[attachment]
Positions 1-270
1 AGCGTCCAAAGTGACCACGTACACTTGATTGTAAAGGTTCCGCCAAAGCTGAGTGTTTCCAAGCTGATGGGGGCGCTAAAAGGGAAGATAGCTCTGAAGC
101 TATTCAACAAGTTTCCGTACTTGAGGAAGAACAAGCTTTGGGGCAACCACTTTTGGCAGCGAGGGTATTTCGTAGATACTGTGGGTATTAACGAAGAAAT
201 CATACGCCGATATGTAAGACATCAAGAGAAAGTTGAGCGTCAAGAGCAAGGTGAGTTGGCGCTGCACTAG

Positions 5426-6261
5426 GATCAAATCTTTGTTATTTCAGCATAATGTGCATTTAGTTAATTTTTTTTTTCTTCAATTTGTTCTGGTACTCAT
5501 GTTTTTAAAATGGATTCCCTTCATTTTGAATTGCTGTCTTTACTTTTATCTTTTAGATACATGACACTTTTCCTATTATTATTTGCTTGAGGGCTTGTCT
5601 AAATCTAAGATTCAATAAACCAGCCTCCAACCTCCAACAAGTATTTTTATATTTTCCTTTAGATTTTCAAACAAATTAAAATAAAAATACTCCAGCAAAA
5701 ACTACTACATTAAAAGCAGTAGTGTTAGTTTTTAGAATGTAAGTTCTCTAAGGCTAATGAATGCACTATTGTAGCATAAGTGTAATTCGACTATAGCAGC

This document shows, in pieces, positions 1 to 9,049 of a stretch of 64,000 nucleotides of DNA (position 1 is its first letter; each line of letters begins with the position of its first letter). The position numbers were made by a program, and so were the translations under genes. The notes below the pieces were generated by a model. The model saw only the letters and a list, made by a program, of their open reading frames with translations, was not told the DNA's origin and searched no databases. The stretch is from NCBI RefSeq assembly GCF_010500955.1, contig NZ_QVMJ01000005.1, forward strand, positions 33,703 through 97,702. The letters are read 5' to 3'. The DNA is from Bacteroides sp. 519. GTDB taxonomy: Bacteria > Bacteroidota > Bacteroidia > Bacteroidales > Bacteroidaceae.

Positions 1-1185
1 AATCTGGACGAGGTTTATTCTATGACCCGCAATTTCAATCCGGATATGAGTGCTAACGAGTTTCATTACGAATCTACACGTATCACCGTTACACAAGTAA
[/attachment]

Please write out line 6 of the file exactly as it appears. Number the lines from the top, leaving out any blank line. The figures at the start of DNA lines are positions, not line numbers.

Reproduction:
5426 GATCAAATCTTTGTTATTTCAGCATAATGTGCATTTAGTTAATTTTTTTTTTCTTCAATTTGTTCTGGTACTCAT